Music can remedy most ailments in life. But turn the volume up too loud and you’ve got a problem: loss of hearing. The World Health Organization reports that 1.1 billion people are at risk of hearing loss due to damaging levels of sound exposure from personal devices and loud settings, like rock ‘n’ roll concerts. Don’t stop the music—just do yourself a favor and protect your ears.
Maybe you already know that wearing earplugs is a good idea. But you don’t because they are uncomfortable, sound weird, and look even weirder. Get ready to throw all your excuses out the window and onto the dancefloor: Loop, a new earplug maker, protects your ears in style and comfort for just $30.
Designed specifically for listening to music, Loop uses an acoustic channel that imitates the function of your ear canal. At the end of this channel is a foam filter that reduces sound by 20 decibels across all frequencies. The combination of the channel and the filter produces a clear sound and lets you enjoy the music without destroying your eardrums.
I tried out a pair at a rock show recently. The seven-piece band was playing 80s cover songs at an approximate volume of 80 decibels. Permanent hearing damage can occur at a sound level of 85 decibels; at music venues, sound levels often reach up to 100 decibels. Fifteen minutes of exposure to that kind of sound frequency can lead to irreparable hearing loss.
The Loops lowered the intensity of the volume, but didn’t smother it. The sound of the bass and drums reduced, while the singers’ voices and guitar riffs remained clear. Every now and again I’d remove the Loops from my ears. Experiencing loudness was fun for a few minutes, but the urge to slide my Loops back in came pretty fast. I reckon I enjoyed “Love Shack” as much as I ever do, which is a lot.
The Loops come with a little leather bag to store them inside your pocket or purse. This is a helpful because you never know when you might find yourself on the patio of an overpacked bar sitting directly next to some blaring speakers, like I did recently. To the relief of my ears, I put my Loops in. The volume knocked down just enough to make out my friend’s words and join in the conversation with ease.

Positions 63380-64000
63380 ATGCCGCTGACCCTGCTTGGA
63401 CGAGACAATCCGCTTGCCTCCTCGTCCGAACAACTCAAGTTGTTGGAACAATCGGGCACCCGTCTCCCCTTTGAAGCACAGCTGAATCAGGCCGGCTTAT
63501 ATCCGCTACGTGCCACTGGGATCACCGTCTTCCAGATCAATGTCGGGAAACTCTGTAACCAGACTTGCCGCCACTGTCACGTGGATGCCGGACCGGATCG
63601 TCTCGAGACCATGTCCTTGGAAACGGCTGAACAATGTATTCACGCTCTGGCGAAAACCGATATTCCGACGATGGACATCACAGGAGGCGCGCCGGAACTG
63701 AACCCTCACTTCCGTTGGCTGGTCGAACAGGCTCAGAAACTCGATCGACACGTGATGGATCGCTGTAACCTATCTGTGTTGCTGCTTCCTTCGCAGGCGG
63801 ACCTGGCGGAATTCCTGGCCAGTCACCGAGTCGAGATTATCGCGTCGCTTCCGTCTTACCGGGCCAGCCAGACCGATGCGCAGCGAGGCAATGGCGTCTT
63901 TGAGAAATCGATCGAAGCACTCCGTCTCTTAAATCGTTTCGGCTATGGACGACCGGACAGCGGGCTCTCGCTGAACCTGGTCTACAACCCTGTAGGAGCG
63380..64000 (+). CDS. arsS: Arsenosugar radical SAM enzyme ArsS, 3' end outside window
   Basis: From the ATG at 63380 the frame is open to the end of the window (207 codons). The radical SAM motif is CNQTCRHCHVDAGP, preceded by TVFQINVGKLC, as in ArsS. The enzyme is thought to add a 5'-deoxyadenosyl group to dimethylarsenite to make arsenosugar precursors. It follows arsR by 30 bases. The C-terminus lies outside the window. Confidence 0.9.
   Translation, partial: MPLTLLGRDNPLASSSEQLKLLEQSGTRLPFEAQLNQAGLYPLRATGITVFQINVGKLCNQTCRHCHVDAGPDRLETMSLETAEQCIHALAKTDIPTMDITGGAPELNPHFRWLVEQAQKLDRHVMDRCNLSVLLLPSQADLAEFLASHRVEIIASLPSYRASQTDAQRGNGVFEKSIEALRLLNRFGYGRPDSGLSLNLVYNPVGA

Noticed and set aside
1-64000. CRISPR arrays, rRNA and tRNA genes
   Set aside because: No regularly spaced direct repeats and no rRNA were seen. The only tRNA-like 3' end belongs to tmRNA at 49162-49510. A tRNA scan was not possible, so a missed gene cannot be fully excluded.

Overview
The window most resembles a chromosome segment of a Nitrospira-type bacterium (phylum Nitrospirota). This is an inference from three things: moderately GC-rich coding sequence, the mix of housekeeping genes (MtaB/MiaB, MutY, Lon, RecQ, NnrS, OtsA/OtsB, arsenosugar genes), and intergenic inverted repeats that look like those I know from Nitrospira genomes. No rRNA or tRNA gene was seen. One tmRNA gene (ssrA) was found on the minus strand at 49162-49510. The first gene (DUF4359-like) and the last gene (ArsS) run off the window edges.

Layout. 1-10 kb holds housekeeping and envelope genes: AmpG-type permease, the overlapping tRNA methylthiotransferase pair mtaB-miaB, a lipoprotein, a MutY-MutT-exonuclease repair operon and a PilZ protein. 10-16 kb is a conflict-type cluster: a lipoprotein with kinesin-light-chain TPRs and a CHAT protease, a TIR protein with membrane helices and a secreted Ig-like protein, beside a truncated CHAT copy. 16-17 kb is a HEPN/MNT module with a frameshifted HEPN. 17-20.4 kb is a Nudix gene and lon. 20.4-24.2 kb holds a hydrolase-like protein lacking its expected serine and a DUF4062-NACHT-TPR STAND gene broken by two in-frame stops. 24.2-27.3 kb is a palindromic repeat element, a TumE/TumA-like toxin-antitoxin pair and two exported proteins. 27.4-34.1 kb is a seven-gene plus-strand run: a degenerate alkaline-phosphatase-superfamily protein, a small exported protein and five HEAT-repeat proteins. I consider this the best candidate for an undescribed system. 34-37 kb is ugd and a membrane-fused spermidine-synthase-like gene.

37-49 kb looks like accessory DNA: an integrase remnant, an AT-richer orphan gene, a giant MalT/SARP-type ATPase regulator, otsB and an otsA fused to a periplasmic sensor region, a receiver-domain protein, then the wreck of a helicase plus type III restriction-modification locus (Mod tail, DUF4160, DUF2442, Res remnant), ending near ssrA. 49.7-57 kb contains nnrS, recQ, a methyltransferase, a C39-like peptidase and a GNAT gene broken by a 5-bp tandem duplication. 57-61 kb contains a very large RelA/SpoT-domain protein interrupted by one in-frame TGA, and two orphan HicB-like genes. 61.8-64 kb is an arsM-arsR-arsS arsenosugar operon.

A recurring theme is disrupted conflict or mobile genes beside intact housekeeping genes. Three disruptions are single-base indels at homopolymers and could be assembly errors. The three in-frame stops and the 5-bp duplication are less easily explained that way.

A foreign object in your ear can only be so comfortable, especially when you’re trying to be thrifty. For an affordable pair of plugs, Loops do a good job at making your ears feel alright for a night. For one, the acoustic channel that sits on the external part of your ear, is made from hypoallergenic plastic, which means it won’t irritate your skin. They come with three sets of ear tips that you stick on the end of the acoustic channel. There’s a set of tips in size medium made from heat-activated memory foam, and two sets of soft silicon tips; one medium and one small. You can take them on and off yourself to get a feel for which one fits your ears best. I liked the memory foam, myself. Still, they became slightly uncomfortable after about 15 minutes of wearing them, so I stepped outside to take them out periodically. It’s a good idea to take breaks from loud music even when wearing ear protection.
Comfort and sound aside, what they’ve really got going on is style. As far as earplugs go, Loops are steezy as heck. The acoustic channel forms a ring that, when in your ear, looks like some kind of ear jewelry. You can get them in a range of colors, including “Raving Red” and “Glorious Gold” – although this is more more like silver with a tint of ombre. Regardless, after staring at your reflection in the bathroom mirror, you might fancy a conch piercing like never before. Be forewarned.